Clement Greenberg and Harold Rosenberg were by no means the only critics to write about Abstract Expressionism, but they represented its most prominent explicators. Their ideas might have diverged - and personally and professionally they were aggressive competitors - yet that divergence is characteristic of a movement which itself was an awkward union of very different talents.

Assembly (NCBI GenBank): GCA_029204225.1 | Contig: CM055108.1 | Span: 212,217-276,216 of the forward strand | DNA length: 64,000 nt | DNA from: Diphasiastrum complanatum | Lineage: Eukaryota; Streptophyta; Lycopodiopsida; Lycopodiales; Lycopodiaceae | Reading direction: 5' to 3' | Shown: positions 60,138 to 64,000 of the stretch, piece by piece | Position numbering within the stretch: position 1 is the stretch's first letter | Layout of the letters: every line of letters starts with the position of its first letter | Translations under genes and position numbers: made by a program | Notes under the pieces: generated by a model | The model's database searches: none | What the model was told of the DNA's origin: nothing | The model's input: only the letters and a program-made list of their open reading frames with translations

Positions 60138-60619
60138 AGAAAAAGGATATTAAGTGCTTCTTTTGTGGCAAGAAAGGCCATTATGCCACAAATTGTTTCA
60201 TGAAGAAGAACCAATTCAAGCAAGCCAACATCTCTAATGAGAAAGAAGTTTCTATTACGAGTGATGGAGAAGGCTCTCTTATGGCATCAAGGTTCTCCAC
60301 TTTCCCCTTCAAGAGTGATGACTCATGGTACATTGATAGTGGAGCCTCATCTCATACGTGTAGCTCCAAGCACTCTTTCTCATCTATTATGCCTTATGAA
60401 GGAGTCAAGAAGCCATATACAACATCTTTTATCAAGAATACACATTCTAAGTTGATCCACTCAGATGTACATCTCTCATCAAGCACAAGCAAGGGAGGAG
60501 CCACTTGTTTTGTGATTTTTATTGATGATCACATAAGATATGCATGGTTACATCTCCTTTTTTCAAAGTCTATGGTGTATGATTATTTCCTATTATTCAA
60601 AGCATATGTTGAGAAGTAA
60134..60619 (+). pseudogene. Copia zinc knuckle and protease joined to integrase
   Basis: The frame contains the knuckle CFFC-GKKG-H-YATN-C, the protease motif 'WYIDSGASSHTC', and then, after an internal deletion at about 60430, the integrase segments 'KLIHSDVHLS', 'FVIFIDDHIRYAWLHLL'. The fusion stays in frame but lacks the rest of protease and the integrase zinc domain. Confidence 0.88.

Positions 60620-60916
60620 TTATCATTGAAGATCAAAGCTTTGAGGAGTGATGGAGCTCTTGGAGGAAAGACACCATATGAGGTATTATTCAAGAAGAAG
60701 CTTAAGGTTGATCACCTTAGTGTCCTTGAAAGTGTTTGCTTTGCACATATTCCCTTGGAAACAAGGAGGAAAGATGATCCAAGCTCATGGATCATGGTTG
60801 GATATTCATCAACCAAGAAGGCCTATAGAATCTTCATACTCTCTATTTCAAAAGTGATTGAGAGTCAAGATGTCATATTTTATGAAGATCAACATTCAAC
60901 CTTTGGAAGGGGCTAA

Greenberg and Rosenberg may have seen the task of the avant-garde artist to be one of lonely struggle against the idiocy of the masses, yet it is remarkable how much attention popular media gave to Abstract Expressionism. As early as 1948, a key year in the development of many painters' work, Life magazine - then the magazine with the largest circulation in the U.S. - gave it lavish coverage. And in 1951 Vogue magazine used Jackson Pollock's paintings as the backdrop for a fashion shoot. Many art critics were happy to promote the Abstract Expressionists as America's first home-grown avant-garde, and they none-too-subtly suggested that its advent might represent a sign that the U.S. had stolen the role of cultural leadership from Europe. Soon, even members of the State Department saw the potential for good publicity in a movement which seemed to represent freedom of expression at a time when the nation's foremost rival, the Soviet Union, was still demanding that its artists paint in academic realist styles. And by the late 1950s the government was sponsoring touring exhibitions of American painting around cities in Europe. When the historian Irving Sandler titled his history of the movement, "The Triumph of American Painting," he certainly captured its mood, and in the decades since, many have pondered the connection between artists who were once radicals, and the supposedly conservative Eisenhower government of the 1950s.